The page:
What is the Name of My Game?

By: Daniel T. Bloom

Every day our organizational management is confronted with the rush to Big Data and its impacts on organizational metrics. However, this rush is failing to understand one critical factor in making a decision.

 

THE SCENARIO

Consider this:  It is a dreary, overcast day and so you decide to go to the mall to do some shopping. As you enter your favorite big box store, you see an 18-year-old, blonde, blue-eyed girl head directly to a particular display. I am not trying to create a stereotype but rather to demonstrate the basis of big data.

Marketing has spent large sums of money to create an experience based on big data to create a vision of the ‘why that 18-year-old would head to that particular display.’ Their models extensively study the correlation behind the demographics and desires of certain population groups and how they result in purchases by these groups.

 

IMPLIED BIG DATA

In the readings on the implications of big data in HR, one article suggested the use of a tool called predictive analysis. The example they provided was that big data told an organization that every time a certain manager interviewed a candidate for an open position, the hire resulted in a failed hire. The extended logic was that if this hiring manager was the next manager up for an opening, the odds were that the hire would not last. Correlation is great for certain aspects of the organization, but HR needs to look at the causality of the human capital management issues are clearly understood.

Return to our predictive analysis example we discussed above. It is critical that when we have a problem with a process, it is almost never a people problem. If this is correct, then the fact that a particular manager is interviewing failed hires is not the grounds for a valid correlation. Rather, it’s a sign that something is wrong with the process. Is the reason that the hires fail due to the wrong cultural fit? Is the reason the hires fail due to the wrong skills for the position? The use of the continual process improvement methodology provides you with the tools to discover the root causes of the process problems that a concentration on correlations does not and cannot.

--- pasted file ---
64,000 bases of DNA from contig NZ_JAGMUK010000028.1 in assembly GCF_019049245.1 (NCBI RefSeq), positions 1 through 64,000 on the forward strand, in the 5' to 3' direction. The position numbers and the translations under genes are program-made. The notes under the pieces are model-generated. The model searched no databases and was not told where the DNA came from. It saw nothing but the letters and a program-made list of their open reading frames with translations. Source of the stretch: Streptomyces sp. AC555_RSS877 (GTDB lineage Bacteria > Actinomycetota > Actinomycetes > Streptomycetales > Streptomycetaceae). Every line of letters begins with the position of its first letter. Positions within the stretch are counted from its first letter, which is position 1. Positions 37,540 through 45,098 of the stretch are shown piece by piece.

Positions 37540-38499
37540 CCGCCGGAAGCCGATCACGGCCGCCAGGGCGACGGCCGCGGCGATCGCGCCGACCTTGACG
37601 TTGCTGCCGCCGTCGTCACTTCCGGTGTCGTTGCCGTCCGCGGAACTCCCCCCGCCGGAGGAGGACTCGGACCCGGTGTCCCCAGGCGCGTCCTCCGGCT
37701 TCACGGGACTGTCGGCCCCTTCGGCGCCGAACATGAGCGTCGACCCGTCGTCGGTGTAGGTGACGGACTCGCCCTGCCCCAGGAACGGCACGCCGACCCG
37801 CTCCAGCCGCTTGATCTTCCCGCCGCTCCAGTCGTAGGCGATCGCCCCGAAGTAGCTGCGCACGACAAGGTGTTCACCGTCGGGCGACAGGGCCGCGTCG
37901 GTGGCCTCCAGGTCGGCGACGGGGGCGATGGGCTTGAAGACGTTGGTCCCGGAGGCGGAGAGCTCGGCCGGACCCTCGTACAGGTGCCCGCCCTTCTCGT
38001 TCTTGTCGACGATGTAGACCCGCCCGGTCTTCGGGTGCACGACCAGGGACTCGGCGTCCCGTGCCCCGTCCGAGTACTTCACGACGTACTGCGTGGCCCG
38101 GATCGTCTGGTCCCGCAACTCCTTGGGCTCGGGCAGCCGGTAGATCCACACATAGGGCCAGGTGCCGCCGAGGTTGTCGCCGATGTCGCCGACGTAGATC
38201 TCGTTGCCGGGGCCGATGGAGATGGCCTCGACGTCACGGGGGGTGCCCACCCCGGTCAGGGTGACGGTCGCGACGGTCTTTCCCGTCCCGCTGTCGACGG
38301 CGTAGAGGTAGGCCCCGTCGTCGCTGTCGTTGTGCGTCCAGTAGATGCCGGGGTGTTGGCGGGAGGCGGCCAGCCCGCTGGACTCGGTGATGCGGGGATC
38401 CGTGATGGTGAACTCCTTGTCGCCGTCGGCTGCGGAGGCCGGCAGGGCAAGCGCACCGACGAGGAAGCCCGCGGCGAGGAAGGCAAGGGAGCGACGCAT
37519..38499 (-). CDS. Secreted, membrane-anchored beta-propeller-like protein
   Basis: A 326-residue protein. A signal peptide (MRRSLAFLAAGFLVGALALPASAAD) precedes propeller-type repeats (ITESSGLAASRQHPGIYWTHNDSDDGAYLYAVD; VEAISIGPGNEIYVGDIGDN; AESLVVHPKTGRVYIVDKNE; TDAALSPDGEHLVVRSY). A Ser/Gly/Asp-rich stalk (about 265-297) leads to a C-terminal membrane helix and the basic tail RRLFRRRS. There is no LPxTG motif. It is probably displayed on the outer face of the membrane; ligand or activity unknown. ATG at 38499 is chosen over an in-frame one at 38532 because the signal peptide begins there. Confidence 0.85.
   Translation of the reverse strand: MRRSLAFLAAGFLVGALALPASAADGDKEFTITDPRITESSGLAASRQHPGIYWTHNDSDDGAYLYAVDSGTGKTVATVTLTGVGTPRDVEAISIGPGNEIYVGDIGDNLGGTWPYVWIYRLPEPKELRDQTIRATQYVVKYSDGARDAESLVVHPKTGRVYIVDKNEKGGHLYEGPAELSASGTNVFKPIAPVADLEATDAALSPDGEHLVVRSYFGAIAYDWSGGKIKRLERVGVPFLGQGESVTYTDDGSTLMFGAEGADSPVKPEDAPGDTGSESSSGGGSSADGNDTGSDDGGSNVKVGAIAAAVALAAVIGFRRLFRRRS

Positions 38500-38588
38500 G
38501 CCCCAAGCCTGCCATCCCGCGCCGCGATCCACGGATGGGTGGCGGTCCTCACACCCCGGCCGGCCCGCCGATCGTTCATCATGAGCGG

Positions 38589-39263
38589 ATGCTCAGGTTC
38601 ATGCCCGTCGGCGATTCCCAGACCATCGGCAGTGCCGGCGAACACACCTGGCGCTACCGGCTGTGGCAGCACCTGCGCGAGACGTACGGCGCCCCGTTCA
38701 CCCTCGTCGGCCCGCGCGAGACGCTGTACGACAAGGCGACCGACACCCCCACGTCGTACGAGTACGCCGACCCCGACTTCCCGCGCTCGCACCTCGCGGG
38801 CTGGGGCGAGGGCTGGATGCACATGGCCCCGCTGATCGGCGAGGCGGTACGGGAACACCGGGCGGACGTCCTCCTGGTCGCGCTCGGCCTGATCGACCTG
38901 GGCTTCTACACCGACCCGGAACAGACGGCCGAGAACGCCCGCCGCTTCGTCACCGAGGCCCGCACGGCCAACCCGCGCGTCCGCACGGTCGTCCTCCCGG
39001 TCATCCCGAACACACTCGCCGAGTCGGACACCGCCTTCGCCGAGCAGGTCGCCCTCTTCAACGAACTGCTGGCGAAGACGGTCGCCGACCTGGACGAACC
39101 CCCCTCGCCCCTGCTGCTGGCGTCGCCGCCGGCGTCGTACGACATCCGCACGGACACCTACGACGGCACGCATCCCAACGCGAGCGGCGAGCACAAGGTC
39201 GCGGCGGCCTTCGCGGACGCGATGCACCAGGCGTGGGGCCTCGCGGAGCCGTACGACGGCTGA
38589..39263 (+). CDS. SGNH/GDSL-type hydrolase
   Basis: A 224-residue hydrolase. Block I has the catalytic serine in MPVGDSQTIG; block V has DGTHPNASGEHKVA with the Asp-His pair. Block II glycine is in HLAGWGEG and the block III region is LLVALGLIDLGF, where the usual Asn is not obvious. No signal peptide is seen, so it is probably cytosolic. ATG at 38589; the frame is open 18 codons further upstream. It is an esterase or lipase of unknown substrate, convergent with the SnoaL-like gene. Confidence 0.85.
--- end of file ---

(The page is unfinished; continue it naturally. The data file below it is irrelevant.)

CORRECTING THE OBSTACLES

When we determine that in order to correct the obstacles to the hiring process, we need to find a driven method to empower change in our organizations. Cause and effect determination is method to drive that change. The TLS Continuum (Theory of Constraints- Lean- Six Sigma) provides a roadmap to discover the causes of the process problems.

We are not suggesting that Big Data does not have a place within our organizations. It certainly does in areas like sales or marketing. But when the success of our organizations is dependent on knowing why we are experiencing process errors there is a better route to go with the TLS Continuum and the Continuous Process Improvement tools.

The TLS Continuum combines the tools of critical thinking with those evidence-based tools of Lean and Six Sigma to produce a congruent system which identifies the obstacles (TOC) and then removes the obstacle (Lean) and then concludes with the application of six sigma to create the standard of work and remove variations.

 

About the Author

Daniel T. Bloom SPHR, SSBB, SCRP is a well-respected author, speaker and human resource strategist, who during his career has worked within a wide variety of industries. He has been an educator, a contingency executive recruiter, a member of a Fortune 1000 divisional HR staff and the Corporate Relocation Director for several real estate firms in the Tampa Bay area. He is an active member of the HR social media scene since 2006 with contributions to Best Thinking.com, WordPress, Human Capital League, and Recruiting Blogs.

He has also published three books—Just Get me There in 2005 which is documented history of the Corporate Relocation Industry, Achieving HR Excellence through Six Sigma published in 2013 and the Field Guide to Achieving HR Excellence through Six Sigma in 2016. He has also written over 40 articles which have appeared both in print and online on various HR issues.